Mechanosensing-based cell orientation and migration in microenvironments, such as microgrooved surfaces, are essential in biological tissue growth and repair. These responses might be cell type-dependent as they are deeply involved in cellular functions. Despite their orientation and migration responses are depended on cell-substrate adhesion, which is deeply involved with focal adhesions (FAs) of cells, we have limited information on the cell behavior on FA-sized microgrooved surfaces. Here, we systematically investigated the cell orientation and migration behavior of primary porcine aortic smooth muscle cells (PASMs), embryonic rat aortic smooth muscle cells with fibroblast-like phenotype (A7r5), and human cervical cancer cells (HeLa) on a substrate comprised of superficial grooves with three widths (1 μm, 5 μm, and 10 μm) and 150-nm depth, which are the same order of magnitude of the three-dimensional size of FAs. PASM and A7r5 cells including thick bundles of actin fibers with elongated FAs showed pronounced cell polarization and directional migration on the 1 and 5 μm wide grooves. PASMs were more sensitive to the superficial grooves than A7r5 cells. HeLa cells adhering to the grooves had non-oriented actin fibers with smaller FAs, and they did not show specific orientation nor directional migration in any groove type. Atomic force microscopy elucidated that the mechanical tension of the actin fibers in live cells had a significant positive correlation with the length/width ratio of FAs, reflecting the cell alignment and directional migration on the grooves. The increase or decrease in the mechanical tension of the actin fibers improved or diminished the mechanosensing for the grooves, respectively. The results strongly suggested that the differences in cell type-specific alignment and migration become much more pronounced on the microgrooves which are similar in three-dimensional size of FA, and that is useful for clarifying slight differences in force-dependent cellular mechanosensing.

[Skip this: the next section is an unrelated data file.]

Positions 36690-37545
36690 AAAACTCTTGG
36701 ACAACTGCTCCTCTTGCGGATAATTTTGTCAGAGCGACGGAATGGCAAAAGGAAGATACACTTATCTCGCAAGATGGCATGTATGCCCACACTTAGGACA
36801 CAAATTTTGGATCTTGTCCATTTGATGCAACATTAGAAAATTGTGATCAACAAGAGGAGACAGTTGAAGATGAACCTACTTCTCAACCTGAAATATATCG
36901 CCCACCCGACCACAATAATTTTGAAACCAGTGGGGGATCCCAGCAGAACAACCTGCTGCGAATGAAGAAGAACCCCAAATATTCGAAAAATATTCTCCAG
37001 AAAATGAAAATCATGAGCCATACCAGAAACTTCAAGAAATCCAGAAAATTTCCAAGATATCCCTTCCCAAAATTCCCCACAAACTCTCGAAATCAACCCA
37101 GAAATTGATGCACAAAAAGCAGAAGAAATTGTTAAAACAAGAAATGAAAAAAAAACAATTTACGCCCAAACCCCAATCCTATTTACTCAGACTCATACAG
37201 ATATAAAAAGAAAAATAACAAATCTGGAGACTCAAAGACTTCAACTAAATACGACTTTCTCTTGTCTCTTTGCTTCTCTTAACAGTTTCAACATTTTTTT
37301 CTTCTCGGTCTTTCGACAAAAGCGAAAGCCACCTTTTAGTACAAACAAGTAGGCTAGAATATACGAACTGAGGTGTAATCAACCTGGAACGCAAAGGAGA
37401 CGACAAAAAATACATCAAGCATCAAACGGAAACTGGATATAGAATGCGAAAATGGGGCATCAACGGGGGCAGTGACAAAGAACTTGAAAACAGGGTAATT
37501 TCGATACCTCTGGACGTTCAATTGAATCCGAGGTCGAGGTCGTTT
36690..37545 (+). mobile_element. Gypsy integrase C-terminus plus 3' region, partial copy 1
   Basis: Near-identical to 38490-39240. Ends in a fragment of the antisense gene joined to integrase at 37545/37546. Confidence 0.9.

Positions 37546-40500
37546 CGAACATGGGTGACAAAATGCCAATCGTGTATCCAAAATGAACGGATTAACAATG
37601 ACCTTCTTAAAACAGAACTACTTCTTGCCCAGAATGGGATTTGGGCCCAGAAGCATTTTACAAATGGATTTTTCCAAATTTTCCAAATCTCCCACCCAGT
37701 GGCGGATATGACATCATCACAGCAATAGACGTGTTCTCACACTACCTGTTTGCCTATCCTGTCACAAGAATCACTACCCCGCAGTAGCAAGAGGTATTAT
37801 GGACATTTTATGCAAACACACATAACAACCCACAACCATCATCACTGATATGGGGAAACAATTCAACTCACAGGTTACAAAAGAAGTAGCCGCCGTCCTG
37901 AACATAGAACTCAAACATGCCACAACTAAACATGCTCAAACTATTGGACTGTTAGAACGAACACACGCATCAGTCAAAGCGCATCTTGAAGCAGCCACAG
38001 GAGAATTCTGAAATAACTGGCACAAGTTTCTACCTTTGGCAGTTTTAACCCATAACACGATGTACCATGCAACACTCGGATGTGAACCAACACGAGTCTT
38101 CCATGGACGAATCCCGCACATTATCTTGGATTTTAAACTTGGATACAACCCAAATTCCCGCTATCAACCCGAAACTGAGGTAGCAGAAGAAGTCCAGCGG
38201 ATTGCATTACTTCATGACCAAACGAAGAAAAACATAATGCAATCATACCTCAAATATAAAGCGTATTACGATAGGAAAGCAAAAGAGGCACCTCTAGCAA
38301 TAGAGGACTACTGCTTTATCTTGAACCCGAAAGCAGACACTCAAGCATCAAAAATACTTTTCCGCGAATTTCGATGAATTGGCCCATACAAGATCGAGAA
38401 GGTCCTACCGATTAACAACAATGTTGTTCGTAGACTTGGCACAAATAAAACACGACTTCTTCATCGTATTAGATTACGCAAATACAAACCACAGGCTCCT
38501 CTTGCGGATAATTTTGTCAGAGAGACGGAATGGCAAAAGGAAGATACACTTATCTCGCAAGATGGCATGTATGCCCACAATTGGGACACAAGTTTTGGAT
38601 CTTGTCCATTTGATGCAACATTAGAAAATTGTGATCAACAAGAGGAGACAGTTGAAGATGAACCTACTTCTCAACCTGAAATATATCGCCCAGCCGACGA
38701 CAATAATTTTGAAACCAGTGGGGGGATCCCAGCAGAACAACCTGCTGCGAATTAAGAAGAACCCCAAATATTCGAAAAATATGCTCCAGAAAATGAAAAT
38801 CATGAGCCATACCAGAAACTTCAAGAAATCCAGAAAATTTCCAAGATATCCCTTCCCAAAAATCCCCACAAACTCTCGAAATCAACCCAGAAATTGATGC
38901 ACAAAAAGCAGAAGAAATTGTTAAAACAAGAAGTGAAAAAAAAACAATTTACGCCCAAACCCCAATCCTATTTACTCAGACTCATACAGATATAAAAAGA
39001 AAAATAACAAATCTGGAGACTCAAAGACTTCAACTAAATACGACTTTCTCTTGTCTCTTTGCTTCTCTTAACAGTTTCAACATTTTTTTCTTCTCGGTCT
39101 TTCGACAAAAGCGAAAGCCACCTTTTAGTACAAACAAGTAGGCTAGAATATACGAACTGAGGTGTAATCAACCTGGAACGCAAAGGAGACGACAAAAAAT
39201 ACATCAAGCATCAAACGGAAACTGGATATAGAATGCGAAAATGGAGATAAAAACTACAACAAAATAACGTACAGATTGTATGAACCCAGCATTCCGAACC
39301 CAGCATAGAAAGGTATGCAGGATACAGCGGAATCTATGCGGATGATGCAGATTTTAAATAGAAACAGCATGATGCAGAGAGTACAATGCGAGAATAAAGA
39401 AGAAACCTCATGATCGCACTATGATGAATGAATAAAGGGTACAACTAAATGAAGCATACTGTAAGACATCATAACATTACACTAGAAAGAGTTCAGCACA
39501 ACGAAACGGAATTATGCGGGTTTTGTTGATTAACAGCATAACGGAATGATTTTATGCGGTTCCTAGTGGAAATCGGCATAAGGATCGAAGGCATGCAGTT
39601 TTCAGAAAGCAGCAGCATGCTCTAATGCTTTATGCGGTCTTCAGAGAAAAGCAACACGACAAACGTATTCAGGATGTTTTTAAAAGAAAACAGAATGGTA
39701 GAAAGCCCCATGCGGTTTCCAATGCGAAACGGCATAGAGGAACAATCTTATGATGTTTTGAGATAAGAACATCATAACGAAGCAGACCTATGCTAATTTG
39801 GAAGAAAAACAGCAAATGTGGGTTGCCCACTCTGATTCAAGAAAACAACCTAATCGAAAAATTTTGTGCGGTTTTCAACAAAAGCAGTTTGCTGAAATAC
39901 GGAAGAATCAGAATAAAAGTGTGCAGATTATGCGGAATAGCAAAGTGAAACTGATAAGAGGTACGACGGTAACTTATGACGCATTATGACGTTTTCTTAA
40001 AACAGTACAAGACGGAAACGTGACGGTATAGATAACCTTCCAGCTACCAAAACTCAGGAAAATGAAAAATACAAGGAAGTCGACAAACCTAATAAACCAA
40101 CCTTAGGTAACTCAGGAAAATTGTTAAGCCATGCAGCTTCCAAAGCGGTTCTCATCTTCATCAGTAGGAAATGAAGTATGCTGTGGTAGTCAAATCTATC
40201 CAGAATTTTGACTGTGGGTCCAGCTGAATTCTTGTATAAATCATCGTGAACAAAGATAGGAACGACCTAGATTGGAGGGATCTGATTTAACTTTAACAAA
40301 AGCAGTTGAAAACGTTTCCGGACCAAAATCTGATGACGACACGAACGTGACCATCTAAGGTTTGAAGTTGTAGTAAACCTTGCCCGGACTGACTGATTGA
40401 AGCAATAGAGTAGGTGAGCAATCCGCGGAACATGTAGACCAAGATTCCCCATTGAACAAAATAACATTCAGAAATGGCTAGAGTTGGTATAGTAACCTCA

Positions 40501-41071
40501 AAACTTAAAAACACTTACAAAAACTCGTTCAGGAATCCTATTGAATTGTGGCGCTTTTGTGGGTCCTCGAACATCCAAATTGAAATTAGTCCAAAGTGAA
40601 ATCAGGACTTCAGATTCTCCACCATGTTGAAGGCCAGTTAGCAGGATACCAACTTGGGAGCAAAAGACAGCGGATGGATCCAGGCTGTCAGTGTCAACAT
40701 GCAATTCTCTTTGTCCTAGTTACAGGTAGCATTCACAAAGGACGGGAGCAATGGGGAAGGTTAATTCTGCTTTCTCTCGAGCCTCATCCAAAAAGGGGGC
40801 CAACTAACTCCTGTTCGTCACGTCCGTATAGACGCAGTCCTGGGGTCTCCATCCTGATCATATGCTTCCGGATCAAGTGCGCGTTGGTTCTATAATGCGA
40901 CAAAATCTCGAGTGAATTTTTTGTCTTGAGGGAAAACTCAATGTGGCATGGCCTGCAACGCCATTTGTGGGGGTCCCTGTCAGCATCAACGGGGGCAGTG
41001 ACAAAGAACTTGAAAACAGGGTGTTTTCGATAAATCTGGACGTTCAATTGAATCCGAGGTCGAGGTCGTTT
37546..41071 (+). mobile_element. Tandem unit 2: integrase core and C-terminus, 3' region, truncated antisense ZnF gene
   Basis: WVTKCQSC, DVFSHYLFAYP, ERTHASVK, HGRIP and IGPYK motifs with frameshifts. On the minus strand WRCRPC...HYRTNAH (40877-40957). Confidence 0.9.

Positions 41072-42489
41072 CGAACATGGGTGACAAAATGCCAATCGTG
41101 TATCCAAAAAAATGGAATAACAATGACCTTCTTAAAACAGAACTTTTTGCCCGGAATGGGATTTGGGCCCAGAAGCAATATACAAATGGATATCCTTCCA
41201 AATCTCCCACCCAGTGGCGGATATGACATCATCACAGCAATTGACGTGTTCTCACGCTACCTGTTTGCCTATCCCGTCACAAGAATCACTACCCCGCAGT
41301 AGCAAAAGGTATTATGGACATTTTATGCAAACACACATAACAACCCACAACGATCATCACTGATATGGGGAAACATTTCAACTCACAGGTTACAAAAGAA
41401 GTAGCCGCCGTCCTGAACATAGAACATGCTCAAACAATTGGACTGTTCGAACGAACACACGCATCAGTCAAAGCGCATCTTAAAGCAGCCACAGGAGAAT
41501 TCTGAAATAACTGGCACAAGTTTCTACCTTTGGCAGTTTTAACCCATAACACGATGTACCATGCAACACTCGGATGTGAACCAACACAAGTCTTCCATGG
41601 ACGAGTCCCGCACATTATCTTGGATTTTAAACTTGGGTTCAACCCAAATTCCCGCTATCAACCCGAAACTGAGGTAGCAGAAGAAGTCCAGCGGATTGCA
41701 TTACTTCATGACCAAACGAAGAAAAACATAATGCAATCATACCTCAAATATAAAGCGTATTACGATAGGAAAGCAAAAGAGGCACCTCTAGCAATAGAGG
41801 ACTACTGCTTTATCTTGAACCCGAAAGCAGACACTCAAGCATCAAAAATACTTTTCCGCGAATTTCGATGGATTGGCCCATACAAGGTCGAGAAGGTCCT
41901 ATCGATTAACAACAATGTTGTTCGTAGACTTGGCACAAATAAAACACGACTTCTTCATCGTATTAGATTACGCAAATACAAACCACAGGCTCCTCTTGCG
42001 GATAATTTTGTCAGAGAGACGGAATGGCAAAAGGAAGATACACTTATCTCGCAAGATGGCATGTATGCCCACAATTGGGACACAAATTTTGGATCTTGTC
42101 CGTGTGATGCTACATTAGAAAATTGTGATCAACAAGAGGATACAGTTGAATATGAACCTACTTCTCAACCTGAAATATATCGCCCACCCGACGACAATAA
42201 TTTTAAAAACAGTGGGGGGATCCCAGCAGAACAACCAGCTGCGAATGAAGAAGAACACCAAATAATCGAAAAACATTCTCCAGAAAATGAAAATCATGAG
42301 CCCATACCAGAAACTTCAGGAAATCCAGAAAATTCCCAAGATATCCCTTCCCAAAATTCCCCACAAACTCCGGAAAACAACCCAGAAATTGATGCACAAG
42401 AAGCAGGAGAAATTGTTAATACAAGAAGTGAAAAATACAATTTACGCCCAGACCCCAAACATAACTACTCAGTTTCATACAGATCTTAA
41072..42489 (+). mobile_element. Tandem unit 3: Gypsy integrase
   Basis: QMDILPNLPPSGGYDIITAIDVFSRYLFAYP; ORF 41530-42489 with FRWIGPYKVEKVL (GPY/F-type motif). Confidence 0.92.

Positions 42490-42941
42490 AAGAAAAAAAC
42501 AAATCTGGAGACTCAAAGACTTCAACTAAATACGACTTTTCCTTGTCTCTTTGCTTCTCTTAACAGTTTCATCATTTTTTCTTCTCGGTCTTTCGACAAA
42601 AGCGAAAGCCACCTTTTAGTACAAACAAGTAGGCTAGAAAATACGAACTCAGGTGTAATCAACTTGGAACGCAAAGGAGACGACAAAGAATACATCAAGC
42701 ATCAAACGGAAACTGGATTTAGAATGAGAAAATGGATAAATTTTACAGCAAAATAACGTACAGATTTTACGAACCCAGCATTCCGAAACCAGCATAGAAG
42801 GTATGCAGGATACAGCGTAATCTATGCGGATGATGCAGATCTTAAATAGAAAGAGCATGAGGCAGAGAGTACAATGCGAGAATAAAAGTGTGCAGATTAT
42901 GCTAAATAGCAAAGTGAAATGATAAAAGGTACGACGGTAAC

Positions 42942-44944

The capillary refill time (CRT) is the time that elapses before the fingernail color returns to red from white after releasing a load applied to the nail. We aimed to estimate hypovolemic status using the CRT. However, the precision of CRT is low. The first step toward improving precision was estimation of the coefficient of variance (CV) via repeated measurements. The best and next-best indices of the CRT change rates in the hypovolemic state were 0.19 and 0.48 respectively, and the corresponding target CVs were ≤ 0.10 and 0.24. The CRTs of subjects were measured by imaging nails during loading and unloading and fitting of an exponential function to the curve of intensity changes. The CRT was 0.77 ± 0.35 s (n = 108), which is comparable to previous studies. However, the CV was 0.37 ± 0.13, which is higher than even the second-best index. Thus, we used only the green color channels of nail images to generate algorithms to define the optimal start time of the CRT calculations; this provided a lower CV (0.31 ± 0.12). Finally, we investigated the effects of fingertip temperature and load release timing on CRT during a cardiac cycle. Correction of the temperature effect with a care on a phase during the cardiac cycle to trigger data collection reduced CV to 0.15 ± 0.11, which cleared the second-best index. Thus, our protocol improves CRT precision; it may be possible to estimate hypovolemic status using the CRT.